Watching the Eclipse Across America

Daniel Hautzinger
This image from NASA’s Solar Dynamics Observatory shows the moon crossing in front of the sun. Photo: NASA/SDO
This image from NASA’s Solar Dynamics Observatory shows the moon crossing in front of the sun. Photo: NASA/SDO

It's been almost four decades since the last one, and another won't happen until 2024: the first total solar eclipse to pass over the lower 48 states since 1979 is a big deal – you don't want to miss it. Here in Chicago we'll experience 87% totality, while a swath of the country from Oregon to South Carolina will see the sun completely covered by the moon. PBS stations across the country are offering immersive coverage of the utterly unique phenomenon – explore some of the plans here. If you're planning on viewing the eclipse, make sure to check out safety tips from an ophthalmologist and an expert from the Adler Planetarium, who also offers fun facts.


The eclipse will be visible in Chicago from 11:54 am to 2:42 pm here, with maximum coverage at 1:19 pm. Chicago Tonight will be broadcasting live on our Facebook page from the Adler Planetarium's Eclipse Fest block party around 11:45 am. Eddie Arruza will talk to scientists from the Adler while observing the festivities, then debrief the eclipse with the Adler's experts during Chicago Tonight's broadcast at 7:00 pm. An Adler astronomer will give a report during the broadcast from Carbondale in southern Illinois, near the longest point of totality; a Field Museum expert will also share the history of human reactions to eclipses across the centuries. Alex Ruppenthal reports on the reactions of animals at the Lincoln Park Zoo. Watch NASA's live-feed of the eclipse on WTTW's homepage, and explore more digital stories here.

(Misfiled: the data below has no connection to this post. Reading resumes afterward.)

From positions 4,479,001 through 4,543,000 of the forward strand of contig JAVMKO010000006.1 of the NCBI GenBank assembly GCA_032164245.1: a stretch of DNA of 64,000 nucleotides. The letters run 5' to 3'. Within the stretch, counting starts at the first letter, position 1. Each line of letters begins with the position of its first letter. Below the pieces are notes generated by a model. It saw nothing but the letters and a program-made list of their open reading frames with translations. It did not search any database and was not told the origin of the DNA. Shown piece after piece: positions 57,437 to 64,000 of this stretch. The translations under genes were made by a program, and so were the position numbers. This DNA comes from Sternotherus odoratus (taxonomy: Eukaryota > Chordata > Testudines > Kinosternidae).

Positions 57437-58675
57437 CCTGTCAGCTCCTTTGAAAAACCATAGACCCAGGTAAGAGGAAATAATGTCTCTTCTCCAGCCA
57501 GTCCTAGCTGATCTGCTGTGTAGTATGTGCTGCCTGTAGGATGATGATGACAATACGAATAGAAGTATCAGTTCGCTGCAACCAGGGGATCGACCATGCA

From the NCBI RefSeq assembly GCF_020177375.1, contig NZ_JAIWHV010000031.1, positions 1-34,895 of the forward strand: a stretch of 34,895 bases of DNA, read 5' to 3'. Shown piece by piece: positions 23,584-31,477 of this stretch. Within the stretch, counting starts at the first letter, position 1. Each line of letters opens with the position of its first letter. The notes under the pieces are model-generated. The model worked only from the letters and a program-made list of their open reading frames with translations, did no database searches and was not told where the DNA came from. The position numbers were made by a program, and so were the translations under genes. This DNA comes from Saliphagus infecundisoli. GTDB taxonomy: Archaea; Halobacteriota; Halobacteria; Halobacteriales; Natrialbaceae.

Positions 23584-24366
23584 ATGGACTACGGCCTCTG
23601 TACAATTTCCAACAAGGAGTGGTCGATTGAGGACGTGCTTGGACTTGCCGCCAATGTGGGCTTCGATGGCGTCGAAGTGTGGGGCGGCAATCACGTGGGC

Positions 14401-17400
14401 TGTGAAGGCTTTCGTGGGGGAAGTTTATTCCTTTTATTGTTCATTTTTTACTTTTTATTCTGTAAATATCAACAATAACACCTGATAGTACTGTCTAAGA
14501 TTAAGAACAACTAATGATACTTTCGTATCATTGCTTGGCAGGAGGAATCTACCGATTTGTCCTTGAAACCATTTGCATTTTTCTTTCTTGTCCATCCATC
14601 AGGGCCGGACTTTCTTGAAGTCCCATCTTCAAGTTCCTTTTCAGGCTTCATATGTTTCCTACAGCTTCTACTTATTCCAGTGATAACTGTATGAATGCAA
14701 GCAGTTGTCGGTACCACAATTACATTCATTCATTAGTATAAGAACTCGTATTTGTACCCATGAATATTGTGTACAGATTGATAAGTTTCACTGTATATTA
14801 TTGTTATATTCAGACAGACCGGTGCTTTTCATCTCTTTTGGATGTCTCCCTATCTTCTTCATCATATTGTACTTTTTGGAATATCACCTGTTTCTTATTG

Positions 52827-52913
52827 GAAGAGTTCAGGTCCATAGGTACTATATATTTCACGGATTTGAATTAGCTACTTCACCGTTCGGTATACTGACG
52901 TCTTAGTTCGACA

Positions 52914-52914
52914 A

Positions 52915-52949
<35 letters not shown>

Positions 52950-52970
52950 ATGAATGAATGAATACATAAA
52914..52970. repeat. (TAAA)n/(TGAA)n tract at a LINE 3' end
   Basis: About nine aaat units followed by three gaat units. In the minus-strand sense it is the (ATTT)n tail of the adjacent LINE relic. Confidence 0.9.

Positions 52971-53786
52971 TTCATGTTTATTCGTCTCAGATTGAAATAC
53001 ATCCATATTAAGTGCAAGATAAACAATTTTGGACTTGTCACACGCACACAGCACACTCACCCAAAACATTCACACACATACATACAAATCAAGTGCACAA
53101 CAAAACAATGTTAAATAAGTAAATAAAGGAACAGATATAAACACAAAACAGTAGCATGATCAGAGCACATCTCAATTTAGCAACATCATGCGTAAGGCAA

NOVA is producing a show with its quickest ever turnaround – Eclipse Over America will feature footage of the eclipse from across the country, and be broadcast the same day, at 9:00 pm. The science show is also partnering with NewsHour for a Facebook Live hosted by Miles O'Brien from Idaho. 


Located right near the longest point of totality – around two minutes and forty seconds – Carbondale and Southern Illinois University are expecting some 50,000 people to travel there to view the eclipse. WSIU will broadcast five hours of live coverage, while its radio program Planetary Radio will host a live show. The university even cancelled classes to allow students, faculty, and staff to join in the festivities and see the phenomenon.


OPB in Oregon, where the eclipse first passes over the U.S., has been covering the eclipse for weeks, from how small towns are preparing to receive thousands of visitors to tips from eclipse-chasers. Both the radio and TV stations will be covering the eclipse, and the TV station is aiming to send footage to NOVA – that is, if all goes well with traffic. There's a wildfire on the highest point in the path of totality, Mount Jefferson, so no one can view the eclipse from there. But OPB will also be covering the aftermath of the eclipse and its effect on the economy and public lands.

NebraskaBill Nye.Bill Nye provides commentary on the eclipse from Nebraska.

Bill Nye, who is CEO of the Planetary Society as well as the Science Guy, will be at Homestead National Monument in Beatrice, near Lincoln (which also experiences totality) on the day of the eclipse to provide commentary, but events around the eclipse will occur all weekend. The PBS station is also taking 360 degree cameras out across the state to cut together immersive video coverage.

South Carolina

The state's ETV will broadcast live footage of the eclipse and talk with astronaut Charles Duke for commentary.

More Livestreams

Want to follow the eclipse across the country? In addition to those already listed, Wyoming and Tennessee PBS stations will feature live footage of the eclipse on their websites and/or Facebook and Youtube.